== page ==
Urge Republicans to Stop Blocking Vote on DADT

December 3, 2010

Please call and email both of your Senators, and urge them to move to a vote and repeal the military's unjust Don't Ask, Don't Tell policy prohibiting lesbians and gay men from serving openly in the U.S. Armed Forces.

Senate Republicans are holding hostage the Department of Defense (DOD) authorization bill that contains a repeal of the Don't Ask, Don't Tell policy. Even though 42 Republicans signed a letter to Senate Majority Leader Harry Reid (D-Nev.) saying that they would not allow a vote to proceed until Democrats agree to extend the Bush-era tax breaks, there are a handful of senators who may be willing to break ranks.

We need thousands of email messages going to every single Republican member in the Senate; this vote must happen before the end of the lame-duck session. Please call or send an email message to both of your senators (Democrats and Republicans) urging that they allow the DOD bill to go to a floor vote and to vote for the bill. Use our message, or write one of your own. Calling senators' offices is always better, so if you can make those calls, please do so ASAP!

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Senate Minority Leader Mitch McConnell (R-Ky.) has informed Senate Majority Leader Harry Reid (D-Nev.) that Republicans would block all legislation until the Democrats agree to extend the Bush-era tax cuts for the wealthy and make other concessions on the federal budget. Many Democrats have said they won't support extending tax cuts for the highest income earners, but will allow tax cuts for the middle class to continue. Republicans, of course, want their millionaire and billionaire friends to continue receiving the generous tax break that has cost the Treasury trillions of dollars and contributed hugely to the federal deficit.

Whether this is just a bluff on the part of Republican leaders or the real thing, we are not sure, but several important provisions are in the DOD authorization bill. In addition to repealing Don't Ask, Don't Tell, the bill also ends the harsh ban on providing abortions in military hospitals, which endangers the health of women serving overseas.

The Pentagon released its year-long review of the repeal of Don't Ask, Don't Tell on Nov. 30, concluding that a majority of service members would accept lifting the ban. Both Secretary of Defense Robert Gates and Admiral Mike Mullen, chair of the Joint Chiefs of Staff, have endorsed the report's findings and are confident that the troops and their families are ready. Repeal of Don't Ask, Don't tell will not negatively affect military readiness, unit cohesion, unit effectiveness, or retention, they said, adding that repeal will make the military stronger by aligning it with its claimed values of honesty and integrity.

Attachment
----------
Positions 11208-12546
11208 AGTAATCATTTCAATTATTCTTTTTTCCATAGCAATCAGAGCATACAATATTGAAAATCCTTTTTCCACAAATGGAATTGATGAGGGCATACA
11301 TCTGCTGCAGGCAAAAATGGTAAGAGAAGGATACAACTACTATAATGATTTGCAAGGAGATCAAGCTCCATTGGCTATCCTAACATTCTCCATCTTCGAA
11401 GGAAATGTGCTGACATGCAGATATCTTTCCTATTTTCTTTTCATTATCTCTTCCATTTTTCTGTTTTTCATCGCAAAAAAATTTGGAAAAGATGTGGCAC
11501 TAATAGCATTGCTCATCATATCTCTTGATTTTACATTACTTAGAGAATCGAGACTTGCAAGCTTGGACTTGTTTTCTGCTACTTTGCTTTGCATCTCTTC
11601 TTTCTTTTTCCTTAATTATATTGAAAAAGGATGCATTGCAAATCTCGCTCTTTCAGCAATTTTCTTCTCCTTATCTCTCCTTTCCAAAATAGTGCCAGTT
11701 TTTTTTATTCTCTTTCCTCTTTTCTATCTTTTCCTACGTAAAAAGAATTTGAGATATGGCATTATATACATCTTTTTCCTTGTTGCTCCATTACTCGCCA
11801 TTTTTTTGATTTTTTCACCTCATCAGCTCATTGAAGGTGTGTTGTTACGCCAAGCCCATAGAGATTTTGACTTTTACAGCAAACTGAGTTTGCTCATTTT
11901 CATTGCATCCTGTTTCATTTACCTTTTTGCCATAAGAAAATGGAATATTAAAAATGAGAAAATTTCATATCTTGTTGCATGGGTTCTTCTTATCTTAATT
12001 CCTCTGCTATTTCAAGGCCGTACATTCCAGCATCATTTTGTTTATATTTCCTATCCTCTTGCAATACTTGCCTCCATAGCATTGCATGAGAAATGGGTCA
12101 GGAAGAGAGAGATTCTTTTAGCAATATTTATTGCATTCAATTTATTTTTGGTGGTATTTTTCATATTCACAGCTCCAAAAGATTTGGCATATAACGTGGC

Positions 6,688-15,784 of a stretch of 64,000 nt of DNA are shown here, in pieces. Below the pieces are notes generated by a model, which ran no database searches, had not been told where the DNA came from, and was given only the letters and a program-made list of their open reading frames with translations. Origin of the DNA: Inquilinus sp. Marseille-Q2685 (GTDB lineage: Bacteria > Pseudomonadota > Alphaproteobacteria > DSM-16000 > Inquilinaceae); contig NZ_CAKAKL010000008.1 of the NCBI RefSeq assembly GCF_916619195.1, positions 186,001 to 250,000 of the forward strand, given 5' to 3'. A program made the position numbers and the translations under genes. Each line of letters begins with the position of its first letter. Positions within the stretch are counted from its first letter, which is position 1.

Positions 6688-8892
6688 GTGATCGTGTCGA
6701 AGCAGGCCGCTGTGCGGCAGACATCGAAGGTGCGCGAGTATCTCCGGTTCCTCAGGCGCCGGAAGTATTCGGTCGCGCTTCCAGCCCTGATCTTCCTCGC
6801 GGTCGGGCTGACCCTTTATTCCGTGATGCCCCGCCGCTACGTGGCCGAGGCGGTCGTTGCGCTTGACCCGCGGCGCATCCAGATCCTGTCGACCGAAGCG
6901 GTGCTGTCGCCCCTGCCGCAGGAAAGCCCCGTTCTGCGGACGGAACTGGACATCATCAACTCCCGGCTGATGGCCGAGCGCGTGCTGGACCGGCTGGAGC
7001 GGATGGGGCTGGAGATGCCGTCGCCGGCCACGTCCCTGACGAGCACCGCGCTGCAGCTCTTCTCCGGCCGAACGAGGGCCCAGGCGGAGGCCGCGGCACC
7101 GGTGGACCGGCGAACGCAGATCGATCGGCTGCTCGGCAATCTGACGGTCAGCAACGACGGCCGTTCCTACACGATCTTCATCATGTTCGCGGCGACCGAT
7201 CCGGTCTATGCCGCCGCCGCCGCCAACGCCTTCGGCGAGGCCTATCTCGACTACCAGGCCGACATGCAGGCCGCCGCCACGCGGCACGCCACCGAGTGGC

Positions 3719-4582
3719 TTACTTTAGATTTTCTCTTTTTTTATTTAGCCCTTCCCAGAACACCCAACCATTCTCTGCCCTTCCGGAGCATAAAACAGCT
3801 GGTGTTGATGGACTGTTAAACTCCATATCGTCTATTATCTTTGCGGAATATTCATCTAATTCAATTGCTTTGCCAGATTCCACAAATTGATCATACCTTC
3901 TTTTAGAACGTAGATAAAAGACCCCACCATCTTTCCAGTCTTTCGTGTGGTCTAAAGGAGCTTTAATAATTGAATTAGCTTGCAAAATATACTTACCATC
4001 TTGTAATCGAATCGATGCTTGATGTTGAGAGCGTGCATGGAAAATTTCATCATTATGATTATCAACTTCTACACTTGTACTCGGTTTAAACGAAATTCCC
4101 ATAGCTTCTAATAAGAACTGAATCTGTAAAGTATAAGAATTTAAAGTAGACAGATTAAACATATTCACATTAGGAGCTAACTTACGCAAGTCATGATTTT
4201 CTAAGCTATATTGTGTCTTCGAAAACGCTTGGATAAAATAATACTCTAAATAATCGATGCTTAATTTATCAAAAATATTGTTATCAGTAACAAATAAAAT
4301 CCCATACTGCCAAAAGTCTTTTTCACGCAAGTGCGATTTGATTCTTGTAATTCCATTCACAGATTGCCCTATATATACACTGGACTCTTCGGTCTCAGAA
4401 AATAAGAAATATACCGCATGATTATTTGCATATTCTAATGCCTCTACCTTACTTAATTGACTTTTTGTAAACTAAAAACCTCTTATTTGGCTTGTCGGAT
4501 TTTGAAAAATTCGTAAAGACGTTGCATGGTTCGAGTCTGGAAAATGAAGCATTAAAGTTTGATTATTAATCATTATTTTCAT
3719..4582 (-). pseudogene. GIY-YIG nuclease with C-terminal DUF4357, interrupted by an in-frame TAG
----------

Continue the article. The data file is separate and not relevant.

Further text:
The House adopted the provision repealing Don't Ask, Don't Tell by a vote of 234-194 in late May, followed the next day by passage of the DOD authorization bill. At the same time, the Senate Armed Services Committee adopted a DADT repeal identical to the House version, and included it in the Senate DOD authorization bill. However, a full vote on the Senate bill was delayed until after the November elections.

Numerous polls have shown wide support among the public for openly gay and lesbian individuals serving in the military. Moreover, according to a Quinnipiac University and USA Today/Gallup poll in 2009, a majority of Republicans, Independents, Democrats, conservatives, moderates, liberals and frequent churchgoers support open service.

Since Don't Ask, Don't Tell was adopted in 1994, more than 14,000 service members have been discharged under the policy. NOW is concerned that DADT has a disproportionate impact on women. According to the Service Women's Action Network, sexual harassment of military women frequently takes the form of "lesbian baiting." A clear indication of the disproportionately negative impact is the fact that, in 2008, 34 percent of service members discharged were women -- even though women constitute only 15 percent of military personnel.

DADT must go! Please call or email both of your senators, urging that a vote on the Defense Authorization bill proceed and that amendments that would remove or weaken the Don't Ask, Don't Tell repeal provision be opposed.

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